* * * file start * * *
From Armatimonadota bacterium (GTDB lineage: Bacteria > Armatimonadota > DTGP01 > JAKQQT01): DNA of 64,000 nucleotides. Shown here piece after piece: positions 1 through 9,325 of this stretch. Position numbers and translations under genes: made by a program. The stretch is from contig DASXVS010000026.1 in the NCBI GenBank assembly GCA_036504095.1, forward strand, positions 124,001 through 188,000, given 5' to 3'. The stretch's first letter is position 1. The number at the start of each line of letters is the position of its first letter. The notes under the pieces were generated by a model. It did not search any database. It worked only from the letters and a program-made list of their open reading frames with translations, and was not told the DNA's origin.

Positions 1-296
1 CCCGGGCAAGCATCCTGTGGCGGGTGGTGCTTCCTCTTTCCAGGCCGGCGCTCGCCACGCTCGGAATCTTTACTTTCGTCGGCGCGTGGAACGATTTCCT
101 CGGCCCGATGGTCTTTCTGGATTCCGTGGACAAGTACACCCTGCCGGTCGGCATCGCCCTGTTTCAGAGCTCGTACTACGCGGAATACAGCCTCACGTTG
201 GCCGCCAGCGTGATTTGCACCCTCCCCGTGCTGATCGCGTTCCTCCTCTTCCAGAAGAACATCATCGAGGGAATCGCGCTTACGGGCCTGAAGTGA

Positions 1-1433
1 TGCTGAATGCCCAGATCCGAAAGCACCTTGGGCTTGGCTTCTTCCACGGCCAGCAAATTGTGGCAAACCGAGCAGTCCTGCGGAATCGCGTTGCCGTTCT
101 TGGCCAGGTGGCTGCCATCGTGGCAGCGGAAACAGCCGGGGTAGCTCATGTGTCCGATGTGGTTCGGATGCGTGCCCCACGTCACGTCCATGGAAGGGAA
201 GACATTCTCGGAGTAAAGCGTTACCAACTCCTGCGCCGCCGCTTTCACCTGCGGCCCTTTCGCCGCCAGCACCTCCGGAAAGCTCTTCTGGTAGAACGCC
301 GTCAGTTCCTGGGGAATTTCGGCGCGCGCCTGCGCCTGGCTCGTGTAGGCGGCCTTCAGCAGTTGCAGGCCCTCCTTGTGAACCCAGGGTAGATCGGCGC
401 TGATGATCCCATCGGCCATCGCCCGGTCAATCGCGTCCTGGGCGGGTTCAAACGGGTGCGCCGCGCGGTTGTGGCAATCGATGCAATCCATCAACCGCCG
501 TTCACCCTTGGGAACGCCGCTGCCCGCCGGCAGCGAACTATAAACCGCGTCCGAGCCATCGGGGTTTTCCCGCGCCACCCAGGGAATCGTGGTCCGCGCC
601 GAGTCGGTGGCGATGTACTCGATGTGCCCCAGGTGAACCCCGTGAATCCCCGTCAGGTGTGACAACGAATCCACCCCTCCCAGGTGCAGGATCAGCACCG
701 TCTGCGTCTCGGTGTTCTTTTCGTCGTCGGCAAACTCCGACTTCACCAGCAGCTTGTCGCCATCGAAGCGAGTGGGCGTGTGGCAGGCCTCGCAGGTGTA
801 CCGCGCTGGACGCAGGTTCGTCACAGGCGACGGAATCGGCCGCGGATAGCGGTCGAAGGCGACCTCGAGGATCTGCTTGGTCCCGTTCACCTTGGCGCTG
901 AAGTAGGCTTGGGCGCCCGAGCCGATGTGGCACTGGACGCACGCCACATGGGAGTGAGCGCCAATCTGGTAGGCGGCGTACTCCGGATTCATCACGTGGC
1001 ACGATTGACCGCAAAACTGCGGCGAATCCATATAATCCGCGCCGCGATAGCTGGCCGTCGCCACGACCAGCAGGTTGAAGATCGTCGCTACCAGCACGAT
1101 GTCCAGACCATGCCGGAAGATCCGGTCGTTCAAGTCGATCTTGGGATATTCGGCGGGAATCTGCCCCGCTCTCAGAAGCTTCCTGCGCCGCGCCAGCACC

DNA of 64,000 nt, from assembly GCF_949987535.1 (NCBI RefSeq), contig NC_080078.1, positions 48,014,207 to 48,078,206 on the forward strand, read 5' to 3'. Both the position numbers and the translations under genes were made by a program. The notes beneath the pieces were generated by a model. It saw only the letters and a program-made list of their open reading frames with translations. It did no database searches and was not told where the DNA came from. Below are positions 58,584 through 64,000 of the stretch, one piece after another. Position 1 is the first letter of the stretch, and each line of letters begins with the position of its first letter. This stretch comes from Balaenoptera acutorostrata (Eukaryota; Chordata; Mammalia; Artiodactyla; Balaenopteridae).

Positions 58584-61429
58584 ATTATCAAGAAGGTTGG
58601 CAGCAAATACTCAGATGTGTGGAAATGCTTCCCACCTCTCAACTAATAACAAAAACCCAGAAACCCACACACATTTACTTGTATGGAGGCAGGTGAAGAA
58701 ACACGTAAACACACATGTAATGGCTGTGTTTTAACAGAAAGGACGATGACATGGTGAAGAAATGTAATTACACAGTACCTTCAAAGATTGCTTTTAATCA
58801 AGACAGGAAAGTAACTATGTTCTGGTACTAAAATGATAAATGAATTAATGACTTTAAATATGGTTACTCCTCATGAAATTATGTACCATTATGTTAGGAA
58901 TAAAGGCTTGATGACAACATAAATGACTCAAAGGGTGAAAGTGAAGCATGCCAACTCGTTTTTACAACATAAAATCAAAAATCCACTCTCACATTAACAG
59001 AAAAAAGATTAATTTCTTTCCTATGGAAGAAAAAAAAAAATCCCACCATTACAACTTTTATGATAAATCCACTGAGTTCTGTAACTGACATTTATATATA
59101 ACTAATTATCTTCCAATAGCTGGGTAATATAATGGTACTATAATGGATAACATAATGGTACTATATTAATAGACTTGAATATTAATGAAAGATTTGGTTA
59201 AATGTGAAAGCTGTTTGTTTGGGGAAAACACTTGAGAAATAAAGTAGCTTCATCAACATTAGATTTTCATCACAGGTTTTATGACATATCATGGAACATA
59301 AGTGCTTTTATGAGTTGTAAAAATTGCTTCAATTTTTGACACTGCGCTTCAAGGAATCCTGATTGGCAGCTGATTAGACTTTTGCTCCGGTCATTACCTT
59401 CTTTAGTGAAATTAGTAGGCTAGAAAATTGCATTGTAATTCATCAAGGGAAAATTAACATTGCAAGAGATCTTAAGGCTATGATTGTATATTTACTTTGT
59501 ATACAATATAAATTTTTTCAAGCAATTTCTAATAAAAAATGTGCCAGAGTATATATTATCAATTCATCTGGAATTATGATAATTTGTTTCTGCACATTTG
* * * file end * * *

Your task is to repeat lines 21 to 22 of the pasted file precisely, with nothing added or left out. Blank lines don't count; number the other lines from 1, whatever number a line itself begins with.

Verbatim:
58584 ATTATCAAGAAGGTTGG
58601 CAGCAAATACTCAGATGTGTGGAAATGCTTCCCACCTCTCAACTAATAACAAAAACCCAGAAACCCACACACATTTACTTGTATGGAGGCAGGTGAAGAA